8. Gerhard Göhler: Political Representation in Democracy, in: Thomas Leif , Hans-Josef Legrand, Ansgar Klein (ed.): The political class in Germany. Elites on the test stand, Bonn / Berlin 1992, p. 110.
  9. cf. Winfried Thaa : Critique and reassessment of political representation: from the obstacle to the possibility condition of political freedom , in: Politische Vierteljahresschrift 49/2008: p.618–640.
  10. cf. Claude Lefort: The question of democracy, in: Ulrich Rödel (Ed.): Autonomous Society and Libertarian Democracy, Frankfurt a. M., 1990, pp. 281-297.
  11. cf. Ernst Vollrath : Identity Representation and Difference Representation , in: Rechtsphilosophische Hefte, contributions to jurisprudence, Vol. 1: Law and Moral, 1993, pp. 65–78.


  • Laura Gorriahn: Participation and Representation , in: Gisela Riescher (Ed.): Tension Fields of Political Theory, Stuttgart 2014, pp. 68–84.
  • Hasso Hofmann: Representation. Studies on the history of words and concepts from antiquity to the 19th century , Berlin 1998.
  • Philip Manow: Representation , in: Martin Hartmann / Claus Offe (eds.): Political theory and political philosophy. Ein Handbuch, Munich 2011, pp. 297–299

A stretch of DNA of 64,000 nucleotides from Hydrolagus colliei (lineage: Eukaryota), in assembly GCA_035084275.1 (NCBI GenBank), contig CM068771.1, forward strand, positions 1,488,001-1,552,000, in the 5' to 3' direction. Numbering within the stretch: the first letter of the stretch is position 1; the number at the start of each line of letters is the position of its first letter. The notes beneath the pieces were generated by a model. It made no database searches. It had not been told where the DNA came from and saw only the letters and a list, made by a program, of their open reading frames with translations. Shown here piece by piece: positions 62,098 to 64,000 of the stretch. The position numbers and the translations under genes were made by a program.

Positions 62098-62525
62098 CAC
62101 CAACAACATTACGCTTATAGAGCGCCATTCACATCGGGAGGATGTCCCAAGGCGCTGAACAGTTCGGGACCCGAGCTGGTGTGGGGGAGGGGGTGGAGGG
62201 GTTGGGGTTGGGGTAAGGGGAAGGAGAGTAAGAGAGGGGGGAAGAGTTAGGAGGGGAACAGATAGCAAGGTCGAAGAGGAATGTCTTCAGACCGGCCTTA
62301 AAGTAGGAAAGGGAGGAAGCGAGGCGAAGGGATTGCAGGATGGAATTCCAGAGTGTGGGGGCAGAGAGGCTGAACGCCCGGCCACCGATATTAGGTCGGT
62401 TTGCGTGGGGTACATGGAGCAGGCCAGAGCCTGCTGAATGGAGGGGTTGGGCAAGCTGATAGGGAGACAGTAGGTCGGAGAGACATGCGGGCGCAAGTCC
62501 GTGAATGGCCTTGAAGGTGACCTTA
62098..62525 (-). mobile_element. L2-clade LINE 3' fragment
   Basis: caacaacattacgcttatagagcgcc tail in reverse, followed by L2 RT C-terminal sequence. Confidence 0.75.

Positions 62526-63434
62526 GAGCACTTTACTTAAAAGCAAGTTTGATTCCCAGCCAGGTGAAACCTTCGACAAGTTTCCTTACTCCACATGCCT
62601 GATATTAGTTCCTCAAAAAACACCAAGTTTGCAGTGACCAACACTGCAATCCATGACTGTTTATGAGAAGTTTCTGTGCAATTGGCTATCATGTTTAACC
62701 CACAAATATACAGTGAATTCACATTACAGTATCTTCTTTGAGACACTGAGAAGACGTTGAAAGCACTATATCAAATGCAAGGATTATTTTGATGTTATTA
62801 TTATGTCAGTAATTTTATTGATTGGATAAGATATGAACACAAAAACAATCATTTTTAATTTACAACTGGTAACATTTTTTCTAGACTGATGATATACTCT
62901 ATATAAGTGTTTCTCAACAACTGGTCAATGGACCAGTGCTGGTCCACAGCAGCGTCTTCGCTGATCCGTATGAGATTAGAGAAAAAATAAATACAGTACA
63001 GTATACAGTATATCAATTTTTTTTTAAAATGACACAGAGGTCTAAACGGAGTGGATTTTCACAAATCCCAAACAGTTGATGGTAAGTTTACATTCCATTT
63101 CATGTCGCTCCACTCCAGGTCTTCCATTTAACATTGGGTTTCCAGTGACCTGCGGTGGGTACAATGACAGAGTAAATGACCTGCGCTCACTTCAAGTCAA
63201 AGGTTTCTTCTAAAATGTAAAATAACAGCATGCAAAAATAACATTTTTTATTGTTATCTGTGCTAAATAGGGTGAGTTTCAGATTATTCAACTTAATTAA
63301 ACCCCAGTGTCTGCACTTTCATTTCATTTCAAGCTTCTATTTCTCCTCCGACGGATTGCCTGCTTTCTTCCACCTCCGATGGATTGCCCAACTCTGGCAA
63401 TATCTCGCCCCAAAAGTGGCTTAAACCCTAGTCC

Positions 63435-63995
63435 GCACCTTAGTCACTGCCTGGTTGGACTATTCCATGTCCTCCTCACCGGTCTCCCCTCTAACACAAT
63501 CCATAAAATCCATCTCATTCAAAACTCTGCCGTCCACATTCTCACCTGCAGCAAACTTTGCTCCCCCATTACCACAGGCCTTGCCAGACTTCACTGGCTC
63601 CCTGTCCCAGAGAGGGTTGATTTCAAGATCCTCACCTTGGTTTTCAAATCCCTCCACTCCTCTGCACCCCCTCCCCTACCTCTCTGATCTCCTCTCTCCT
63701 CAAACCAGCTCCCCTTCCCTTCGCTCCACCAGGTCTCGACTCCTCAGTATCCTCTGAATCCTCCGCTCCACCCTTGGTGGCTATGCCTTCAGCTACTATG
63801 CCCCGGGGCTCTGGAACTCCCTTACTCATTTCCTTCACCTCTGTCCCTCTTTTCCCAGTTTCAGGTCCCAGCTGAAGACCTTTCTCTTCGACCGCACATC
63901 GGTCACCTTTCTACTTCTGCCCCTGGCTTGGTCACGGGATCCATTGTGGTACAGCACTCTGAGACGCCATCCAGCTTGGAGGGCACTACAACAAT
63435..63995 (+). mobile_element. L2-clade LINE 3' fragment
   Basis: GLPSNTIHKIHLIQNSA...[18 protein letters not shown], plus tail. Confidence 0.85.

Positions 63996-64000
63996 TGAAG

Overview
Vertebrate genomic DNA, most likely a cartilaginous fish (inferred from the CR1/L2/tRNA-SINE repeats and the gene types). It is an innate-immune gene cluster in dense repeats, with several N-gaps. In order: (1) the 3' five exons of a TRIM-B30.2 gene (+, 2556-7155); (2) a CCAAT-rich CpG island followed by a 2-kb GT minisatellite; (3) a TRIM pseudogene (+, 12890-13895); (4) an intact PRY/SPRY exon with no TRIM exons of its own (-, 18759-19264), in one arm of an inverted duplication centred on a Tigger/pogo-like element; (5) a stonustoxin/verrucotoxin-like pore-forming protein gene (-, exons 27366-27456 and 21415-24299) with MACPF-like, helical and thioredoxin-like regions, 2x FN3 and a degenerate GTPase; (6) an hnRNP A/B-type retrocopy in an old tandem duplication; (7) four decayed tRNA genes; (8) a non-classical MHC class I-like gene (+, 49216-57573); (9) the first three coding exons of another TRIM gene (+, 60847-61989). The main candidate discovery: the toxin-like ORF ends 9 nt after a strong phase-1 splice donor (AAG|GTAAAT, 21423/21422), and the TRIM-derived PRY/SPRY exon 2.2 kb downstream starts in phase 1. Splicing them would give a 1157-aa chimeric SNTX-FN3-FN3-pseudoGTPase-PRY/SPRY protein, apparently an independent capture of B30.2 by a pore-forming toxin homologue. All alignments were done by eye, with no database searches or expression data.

• Hanna F. Pitkin: The Concept of Representation , Los Angeles / Berkeley 1967.
  • Winfried Thaa : Criticism and reassessment of political representation: from the obstacle to the possibility condition of political freedom , in: Politische Vierteljahresschrift 49/2008: P. 618–640.
  • Winfried Thaa: The unsolved problem of inclusion in the participatory reassessments of political representation , in: Markus Linden / Winfried Thaa (ed.): The political representation of foreigners and poor, Baden-Baden 2009, 61–78.
  • Ernst Vollrath : Identity Representation and Difference Representation , in: Ulrich Steinvorth (ed.), Law and Moral (Legal Philosophical Hefts, Contributions to Jurisprudence, Vol. 1), Frankfurt am Main 1993, pp. 65–78.
  • Quirin Weber: Parliament - Place of Political Decision? Legitimation problems of modern parliamentarianism, Basel 2011.